Periódicos Brasileiros em Medicina Veterinária e Zootecnia

Biodegradation of [D-Leu1] microcystin-LR by a bacterium isolated from sediment of Patos Lagoon estuary, Brazil

AF Lemes, GilmarW Kist, LuizaR Bogo, MauricioS Yunes, João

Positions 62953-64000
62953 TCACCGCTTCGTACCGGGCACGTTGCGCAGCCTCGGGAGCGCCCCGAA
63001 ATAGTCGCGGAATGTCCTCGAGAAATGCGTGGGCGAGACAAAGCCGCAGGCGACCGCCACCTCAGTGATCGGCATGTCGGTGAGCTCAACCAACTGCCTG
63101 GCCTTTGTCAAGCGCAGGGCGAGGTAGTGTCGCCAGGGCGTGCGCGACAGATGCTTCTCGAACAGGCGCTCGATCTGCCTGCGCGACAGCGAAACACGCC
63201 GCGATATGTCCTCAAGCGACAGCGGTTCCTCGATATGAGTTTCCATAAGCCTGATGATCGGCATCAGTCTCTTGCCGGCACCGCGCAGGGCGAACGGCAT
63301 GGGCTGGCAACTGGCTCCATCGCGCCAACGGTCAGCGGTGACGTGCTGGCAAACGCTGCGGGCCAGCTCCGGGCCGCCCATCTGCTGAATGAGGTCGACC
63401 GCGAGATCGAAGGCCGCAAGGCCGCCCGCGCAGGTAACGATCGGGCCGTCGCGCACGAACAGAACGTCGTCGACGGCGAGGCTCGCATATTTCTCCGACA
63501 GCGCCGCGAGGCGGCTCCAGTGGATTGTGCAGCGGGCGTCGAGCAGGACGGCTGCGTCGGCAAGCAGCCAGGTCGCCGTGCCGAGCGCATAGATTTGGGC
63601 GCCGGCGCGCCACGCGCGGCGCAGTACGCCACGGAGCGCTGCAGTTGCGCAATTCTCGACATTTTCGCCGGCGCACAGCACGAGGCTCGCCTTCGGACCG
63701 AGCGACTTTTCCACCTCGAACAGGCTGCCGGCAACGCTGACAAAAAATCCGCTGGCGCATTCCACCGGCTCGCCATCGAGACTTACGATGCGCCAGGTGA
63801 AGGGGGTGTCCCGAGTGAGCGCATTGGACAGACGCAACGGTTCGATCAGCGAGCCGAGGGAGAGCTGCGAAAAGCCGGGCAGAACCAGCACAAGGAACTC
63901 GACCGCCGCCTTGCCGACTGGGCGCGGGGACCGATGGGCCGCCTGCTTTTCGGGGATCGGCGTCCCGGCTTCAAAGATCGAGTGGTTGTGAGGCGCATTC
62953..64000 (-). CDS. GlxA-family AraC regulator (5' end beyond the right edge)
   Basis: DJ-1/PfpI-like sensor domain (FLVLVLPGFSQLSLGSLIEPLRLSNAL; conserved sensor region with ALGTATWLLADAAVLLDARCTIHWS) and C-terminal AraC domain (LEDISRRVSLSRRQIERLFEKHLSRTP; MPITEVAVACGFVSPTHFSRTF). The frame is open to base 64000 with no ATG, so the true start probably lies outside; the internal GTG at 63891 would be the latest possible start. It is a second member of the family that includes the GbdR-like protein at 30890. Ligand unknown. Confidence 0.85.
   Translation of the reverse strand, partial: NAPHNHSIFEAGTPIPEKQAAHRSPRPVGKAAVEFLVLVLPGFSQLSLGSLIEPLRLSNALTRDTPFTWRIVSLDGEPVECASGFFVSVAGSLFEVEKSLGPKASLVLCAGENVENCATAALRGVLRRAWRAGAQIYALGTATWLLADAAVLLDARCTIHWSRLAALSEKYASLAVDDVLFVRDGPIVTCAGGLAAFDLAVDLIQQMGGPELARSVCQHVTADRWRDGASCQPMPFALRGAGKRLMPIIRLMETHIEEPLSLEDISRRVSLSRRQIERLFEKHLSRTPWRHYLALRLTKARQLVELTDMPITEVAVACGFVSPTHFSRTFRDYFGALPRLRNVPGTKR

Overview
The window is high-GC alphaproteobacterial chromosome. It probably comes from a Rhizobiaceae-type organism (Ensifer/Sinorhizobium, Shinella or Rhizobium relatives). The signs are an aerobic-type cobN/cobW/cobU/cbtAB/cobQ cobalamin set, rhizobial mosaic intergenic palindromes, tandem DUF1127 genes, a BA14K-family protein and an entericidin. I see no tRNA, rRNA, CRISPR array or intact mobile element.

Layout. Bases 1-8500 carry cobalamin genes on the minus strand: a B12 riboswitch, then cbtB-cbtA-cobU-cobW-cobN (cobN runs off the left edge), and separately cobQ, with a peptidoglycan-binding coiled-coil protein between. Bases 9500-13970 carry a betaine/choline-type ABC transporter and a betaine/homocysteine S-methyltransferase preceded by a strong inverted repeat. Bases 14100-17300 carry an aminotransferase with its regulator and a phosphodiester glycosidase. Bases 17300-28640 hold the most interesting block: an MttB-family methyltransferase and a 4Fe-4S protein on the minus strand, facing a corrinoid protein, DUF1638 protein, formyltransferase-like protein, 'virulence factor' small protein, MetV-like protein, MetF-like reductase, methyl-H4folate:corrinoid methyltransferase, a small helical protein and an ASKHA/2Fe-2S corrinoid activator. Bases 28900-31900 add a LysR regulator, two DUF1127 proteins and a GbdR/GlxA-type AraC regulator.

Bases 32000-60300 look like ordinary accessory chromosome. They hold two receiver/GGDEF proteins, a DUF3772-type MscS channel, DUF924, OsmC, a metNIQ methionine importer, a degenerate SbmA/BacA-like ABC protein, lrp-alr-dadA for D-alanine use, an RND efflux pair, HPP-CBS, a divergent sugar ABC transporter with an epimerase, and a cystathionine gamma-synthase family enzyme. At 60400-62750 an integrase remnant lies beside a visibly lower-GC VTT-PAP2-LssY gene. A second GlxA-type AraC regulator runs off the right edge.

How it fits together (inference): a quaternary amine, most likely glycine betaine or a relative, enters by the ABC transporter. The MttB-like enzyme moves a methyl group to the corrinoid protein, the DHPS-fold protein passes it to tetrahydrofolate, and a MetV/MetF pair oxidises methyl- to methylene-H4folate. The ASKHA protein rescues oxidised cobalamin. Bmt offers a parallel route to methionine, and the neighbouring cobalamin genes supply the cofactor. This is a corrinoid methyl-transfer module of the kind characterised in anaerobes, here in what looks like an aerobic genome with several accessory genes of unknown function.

Background Toxic cyanobacterial blooms are recurrent in Patos Lagoon, in southern Brazil. Among cyanotoxins, [D-Leu1] microcystin-LR is the predominant variant whose natural cycle involves water and sediment compartments. This study aimed to identify and isolate from sediment a bacterial strain capable of growing on [D-Leu1] microcystin-LR. Sediment and water samples were collected at two distinct aquatic spots: close to the Oceanographic Museum (P1), in Rio Grande City, and on São Lourenço Beach (P2), in São Lourenço do Sul City, southern Brazil. Methods [D-Leu1] microcystin-LR was isolated and purified from batch cultures of Microcystis aeruginosastrain RST9501. Samples of water and sediment from Rio Grande and São Lourenço do Sul were collected. Bacteria from the samples were allowed to grow in flasks containing solely [D-Leu1] microcystin-LR. This strain named DMSX was isolated on agar MSM with 8 g L1 glucose and further purified on a cyanotoxin basis growth. Microcystin concentration was obtained by using the ELISA immunoassay for microcystins whereas bacterial count was performed by epifluorescence microscopy. The genus Pseudomonas was identified by DNA techniques. Results Although several bacterial strains were isolated from the samples, only one, DMXS, was capable of growing on [D-Leu1] microcystin-LR. The phylogenetic analysis of the 16S rRNA gene from DMXS strain classified the organism as Pseudomonas aeruginosa. DMXS strain incubated with [D-Leu1] microcystin-LR lowered the amount of toxin from 1 g.L1 to 0.05 g.L1. Besides, an increase in the bacterial countfrom 71×105 bacteria.mL1 to 117×105 bacteria.mL1was observed along the incubation. Conclusions The use of bacteria isolated from sediment for technological applications to remove toxic compounds is viable. Studies have shown that sediment plays an important role as a source of bacteria capable of degrading cyanobacterial toxins. This is the first Brazilian report on a bacteriumof the genus Pseudomonasthat can degrade [D-Leu1] microcystin-LR, the most frequent microcystin variant in Brazilian freshwaters.

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